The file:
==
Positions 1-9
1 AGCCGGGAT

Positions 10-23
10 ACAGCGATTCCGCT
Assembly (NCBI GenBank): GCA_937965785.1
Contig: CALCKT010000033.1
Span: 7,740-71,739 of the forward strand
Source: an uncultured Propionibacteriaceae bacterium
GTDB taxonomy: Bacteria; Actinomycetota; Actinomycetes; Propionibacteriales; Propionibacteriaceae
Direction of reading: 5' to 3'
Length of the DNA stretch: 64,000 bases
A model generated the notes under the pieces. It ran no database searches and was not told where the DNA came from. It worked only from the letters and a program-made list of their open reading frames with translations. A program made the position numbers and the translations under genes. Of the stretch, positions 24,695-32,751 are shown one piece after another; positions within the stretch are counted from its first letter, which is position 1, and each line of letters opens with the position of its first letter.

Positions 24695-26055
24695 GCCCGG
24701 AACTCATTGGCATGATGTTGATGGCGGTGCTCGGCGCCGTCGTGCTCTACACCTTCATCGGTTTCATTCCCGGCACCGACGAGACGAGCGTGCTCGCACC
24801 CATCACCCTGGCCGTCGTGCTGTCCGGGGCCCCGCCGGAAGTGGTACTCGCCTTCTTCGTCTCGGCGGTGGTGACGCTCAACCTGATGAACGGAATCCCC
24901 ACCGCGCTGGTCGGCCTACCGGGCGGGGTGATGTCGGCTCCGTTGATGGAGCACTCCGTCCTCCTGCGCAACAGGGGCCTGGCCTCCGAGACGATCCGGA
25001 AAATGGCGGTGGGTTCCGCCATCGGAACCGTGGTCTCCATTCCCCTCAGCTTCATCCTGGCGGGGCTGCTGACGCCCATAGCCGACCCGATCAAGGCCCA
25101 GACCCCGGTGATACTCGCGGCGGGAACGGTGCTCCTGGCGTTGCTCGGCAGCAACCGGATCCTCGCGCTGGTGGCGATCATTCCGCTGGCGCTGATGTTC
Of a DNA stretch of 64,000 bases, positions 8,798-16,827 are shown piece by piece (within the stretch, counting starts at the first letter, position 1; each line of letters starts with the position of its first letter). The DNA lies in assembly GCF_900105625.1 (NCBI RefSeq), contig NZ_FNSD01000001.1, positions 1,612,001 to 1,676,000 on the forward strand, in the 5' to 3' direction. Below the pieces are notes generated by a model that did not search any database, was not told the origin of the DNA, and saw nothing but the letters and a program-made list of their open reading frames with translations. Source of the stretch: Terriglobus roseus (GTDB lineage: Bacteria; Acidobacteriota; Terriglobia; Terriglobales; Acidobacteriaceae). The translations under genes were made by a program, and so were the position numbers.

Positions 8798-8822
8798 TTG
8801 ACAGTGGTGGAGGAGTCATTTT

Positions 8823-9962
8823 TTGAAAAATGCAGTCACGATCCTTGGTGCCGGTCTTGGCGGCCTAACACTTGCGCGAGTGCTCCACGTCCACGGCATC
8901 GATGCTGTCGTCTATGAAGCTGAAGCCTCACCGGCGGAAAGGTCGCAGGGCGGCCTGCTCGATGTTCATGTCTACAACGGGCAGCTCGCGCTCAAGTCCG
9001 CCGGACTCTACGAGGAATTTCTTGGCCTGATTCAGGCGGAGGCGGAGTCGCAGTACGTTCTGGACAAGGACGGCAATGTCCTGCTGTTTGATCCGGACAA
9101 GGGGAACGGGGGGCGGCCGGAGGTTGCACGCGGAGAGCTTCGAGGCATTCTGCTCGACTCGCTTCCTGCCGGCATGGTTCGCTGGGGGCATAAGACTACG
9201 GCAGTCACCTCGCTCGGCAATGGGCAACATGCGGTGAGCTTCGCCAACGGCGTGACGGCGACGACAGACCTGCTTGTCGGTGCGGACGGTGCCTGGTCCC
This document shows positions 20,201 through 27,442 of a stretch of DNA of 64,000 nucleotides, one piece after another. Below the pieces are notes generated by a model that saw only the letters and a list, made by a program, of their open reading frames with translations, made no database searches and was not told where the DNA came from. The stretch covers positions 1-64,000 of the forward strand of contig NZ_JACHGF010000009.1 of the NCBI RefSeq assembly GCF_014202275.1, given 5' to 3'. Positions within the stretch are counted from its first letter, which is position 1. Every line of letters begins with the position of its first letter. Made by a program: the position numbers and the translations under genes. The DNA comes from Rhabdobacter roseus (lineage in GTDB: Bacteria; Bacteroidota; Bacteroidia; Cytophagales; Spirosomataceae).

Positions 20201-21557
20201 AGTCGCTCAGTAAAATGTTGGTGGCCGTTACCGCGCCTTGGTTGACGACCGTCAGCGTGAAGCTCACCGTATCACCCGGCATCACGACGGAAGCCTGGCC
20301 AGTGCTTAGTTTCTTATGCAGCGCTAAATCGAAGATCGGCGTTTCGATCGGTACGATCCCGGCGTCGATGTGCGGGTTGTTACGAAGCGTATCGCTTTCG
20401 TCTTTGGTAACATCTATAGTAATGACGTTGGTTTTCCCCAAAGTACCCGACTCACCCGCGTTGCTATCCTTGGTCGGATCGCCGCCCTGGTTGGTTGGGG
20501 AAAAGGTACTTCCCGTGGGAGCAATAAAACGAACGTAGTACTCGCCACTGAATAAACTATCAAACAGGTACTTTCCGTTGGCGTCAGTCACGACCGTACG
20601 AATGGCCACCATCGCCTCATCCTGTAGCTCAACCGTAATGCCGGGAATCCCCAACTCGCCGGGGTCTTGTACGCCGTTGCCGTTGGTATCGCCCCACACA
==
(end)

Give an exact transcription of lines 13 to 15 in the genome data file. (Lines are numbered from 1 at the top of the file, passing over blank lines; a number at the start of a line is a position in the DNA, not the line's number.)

Positions 24695-26055
24695 GCCCGG
24701 AACTCATTGGCATGATGTTGATGGCGGTGCTCGGCGCCGTCGTGCTCTACACCTTCATCGGTTTCATTCCCGGCACCGACGAGACGAGCGTGCTCGCACC